Background: This study investigated whether loading the legs during the swing phase of walking enhances flexor muscle activity in ambulatory patients with incomplete spinal cord injury (SCI).
Methods: Nine patients had surface electromyography (EMG) and joint kinematics recorded from the lower extremities during treadmill walking. Swing phase loading of the legs was achieved by weights (1-3 kg) attached to each lower extremity or by a velocity-dependent resistance applied by the Lokomat robotic gait orthosis.
Results: When patients walked with the weights, there was a consistent increase in the activity of the knee flexors and sometimes of hip or ankle flexor activity during swing. Similarly, when the robot applied the velocity-dependent resistance during walking, swing phase flexor EMG activity tended to be greater. Enhanced knee flexion was observed in all patients after the weights or the robot-generated resistance was removed.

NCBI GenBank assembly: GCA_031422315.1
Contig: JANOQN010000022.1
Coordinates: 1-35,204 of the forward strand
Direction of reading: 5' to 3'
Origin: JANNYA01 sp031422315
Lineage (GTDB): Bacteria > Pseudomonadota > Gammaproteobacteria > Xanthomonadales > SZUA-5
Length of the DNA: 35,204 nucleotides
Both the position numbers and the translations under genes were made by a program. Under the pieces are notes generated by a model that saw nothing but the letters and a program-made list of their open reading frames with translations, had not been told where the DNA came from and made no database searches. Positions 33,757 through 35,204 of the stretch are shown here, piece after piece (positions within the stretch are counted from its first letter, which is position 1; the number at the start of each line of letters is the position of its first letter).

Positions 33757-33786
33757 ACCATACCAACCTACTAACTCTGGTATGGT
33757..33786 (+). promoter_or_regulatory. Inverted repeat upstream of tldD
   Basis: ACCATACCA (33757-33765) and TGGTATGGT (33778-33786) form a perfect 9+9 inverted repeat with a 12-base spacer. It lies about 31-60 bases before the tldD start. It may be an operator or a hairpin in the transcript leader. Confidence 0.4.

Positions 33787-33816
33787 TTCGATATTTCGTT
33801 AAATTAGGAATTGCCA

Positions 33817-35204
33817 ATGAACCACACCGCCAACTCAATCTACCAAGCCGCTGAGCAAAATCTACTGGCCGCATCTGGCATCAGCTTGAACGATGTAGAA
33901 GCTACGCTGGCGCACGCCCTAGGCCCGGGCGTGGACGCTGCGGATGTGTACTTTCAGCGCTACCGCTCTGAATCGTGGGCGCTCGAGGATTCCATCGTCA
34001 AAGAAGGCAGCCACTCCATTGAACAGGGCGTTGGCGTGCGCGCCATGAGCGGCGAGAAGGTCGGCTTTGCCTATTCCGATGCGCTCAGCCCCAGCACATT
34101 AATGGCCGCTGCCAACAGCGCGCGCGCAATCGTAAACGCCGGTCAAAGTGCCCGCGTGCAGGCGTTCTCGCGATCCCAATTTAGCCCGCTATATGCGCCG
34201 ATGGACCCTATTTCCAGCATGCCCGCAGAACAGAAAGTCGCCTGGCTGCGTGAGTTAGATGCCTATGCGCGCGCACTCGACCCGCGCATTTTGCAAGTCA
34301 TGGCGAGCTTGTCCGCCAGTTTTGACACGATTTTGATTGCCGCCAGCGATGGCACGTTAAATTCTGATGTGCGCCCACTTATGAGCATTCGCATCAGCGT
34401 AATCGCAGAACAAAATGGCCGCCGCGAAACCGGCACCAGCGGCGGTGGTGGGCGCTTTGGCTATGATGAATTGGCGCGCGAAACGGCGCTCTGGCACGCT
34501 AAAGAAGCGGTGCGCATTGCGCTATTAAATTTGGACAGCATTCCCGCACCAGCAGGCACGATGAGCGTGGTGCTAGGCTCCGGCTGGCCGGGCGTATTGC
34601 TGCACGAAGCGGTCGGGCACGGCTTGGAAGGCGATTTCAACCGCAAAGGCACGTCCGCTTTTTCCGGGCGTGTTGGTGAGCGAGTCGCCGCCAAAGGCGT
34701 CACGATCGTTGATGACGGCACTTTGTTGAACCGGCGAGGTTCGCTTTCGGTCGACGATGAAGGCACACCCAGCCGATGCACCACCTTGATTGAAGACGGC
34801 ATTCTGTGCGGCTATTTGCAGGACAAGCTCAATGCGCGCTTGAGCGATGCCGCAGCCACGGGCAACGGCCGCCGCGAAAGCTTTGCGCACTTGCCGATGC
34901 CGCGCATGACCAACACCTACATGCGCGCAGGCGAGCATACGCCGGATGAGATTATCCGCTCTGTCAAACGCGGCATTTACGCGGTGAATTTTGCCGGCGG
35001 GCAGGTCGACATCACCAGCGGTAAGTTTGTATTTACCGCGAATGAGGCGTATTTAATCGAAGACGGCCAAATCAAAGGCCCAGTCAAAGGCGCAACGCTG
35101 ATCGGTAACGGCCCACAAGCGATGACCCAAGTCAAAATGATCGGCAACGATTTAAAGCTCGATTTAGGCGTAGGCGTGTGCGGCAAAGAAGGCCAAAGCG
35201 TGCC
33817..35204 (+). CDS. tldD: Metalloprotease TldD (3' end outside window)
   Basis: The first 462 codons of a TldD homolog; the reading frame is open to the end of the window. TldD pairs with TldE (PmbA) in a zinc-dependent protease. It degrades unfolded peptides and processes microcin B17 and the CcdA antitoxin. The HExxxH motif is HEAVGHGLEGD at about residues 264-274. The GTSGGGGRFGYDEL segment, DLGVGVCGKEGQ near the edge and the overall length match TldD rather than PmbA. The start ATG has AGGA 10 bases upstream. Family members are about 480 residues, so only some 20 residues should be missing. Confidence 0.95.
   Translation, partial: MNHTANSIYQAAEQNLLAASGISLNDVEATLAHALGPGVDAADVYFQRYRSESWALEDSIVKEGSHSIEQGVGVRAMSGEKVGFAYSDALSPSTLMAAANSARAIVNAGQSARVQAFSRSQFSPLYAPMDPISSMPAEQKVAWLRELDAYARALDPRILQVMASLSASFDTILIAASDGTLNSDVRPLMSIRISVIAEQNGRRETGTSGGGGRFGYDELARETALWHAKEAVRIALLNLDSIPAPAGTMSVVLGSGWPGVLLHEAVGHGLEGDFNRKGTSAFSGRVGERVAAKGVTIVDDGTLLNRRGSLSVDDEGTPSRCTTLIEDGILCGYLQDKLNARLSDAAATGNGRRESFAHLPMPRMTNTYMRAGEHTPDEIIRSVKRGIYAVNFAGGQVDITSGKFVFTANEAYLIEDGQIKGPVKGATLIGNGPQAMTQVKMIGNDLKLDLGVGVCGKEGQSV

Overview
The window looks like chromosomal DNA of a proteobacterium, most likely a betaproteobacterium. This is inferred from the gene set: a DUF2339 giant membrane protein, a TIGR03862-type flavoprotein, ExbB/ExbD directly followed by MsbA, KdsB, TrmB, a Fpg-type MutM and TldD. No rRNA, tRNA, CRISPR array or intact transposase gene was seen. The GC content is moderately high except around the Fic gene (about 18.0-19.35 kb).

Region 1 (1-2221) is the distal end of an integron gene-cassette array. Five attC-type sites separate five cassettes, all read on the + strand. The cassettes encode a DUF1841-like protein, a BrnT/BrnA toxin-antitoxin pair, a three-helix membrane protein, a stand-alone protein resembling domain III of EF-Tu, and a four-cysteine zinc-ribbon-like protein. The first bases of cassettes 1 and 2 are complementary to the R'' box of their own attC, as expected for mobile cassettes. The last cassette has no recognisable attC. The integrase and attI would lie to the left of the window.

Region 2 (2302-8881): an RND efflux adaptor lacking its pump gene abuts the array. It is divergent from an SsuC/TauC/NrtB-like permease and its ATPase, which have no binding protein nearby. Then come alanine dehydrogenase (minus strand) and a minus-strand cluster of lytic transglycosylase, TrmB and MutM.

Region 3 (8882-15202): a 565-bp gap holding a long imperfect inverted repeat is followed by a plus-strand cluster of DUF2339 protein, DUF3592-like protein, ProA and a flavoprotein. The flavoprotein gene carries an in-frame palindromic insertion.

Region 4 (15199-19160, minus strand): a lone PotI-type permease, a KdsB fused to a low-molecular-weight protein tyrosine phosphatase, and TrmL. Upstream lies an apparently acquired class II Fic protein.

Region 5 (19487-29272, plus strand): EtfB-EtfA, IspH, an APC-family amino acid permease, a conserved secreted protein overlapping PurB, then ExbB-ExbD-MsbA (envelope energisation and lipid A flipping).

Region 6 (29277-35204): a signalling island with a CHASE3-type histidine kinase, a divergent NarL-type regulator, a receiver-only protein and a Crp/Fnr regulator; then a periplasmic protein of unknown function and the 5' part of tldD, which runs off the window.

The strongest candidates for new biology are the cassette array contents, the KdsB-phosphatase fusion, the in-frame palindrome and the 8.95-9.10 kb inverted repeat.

Conclusions: Flexor muscle activity during swing can be enhanced through additional proprioceptive input in patients with incomplete SCI with brief aftereffects. Further testing of this strategy is necessary to determine if it can improve the gait of ambulatory patients.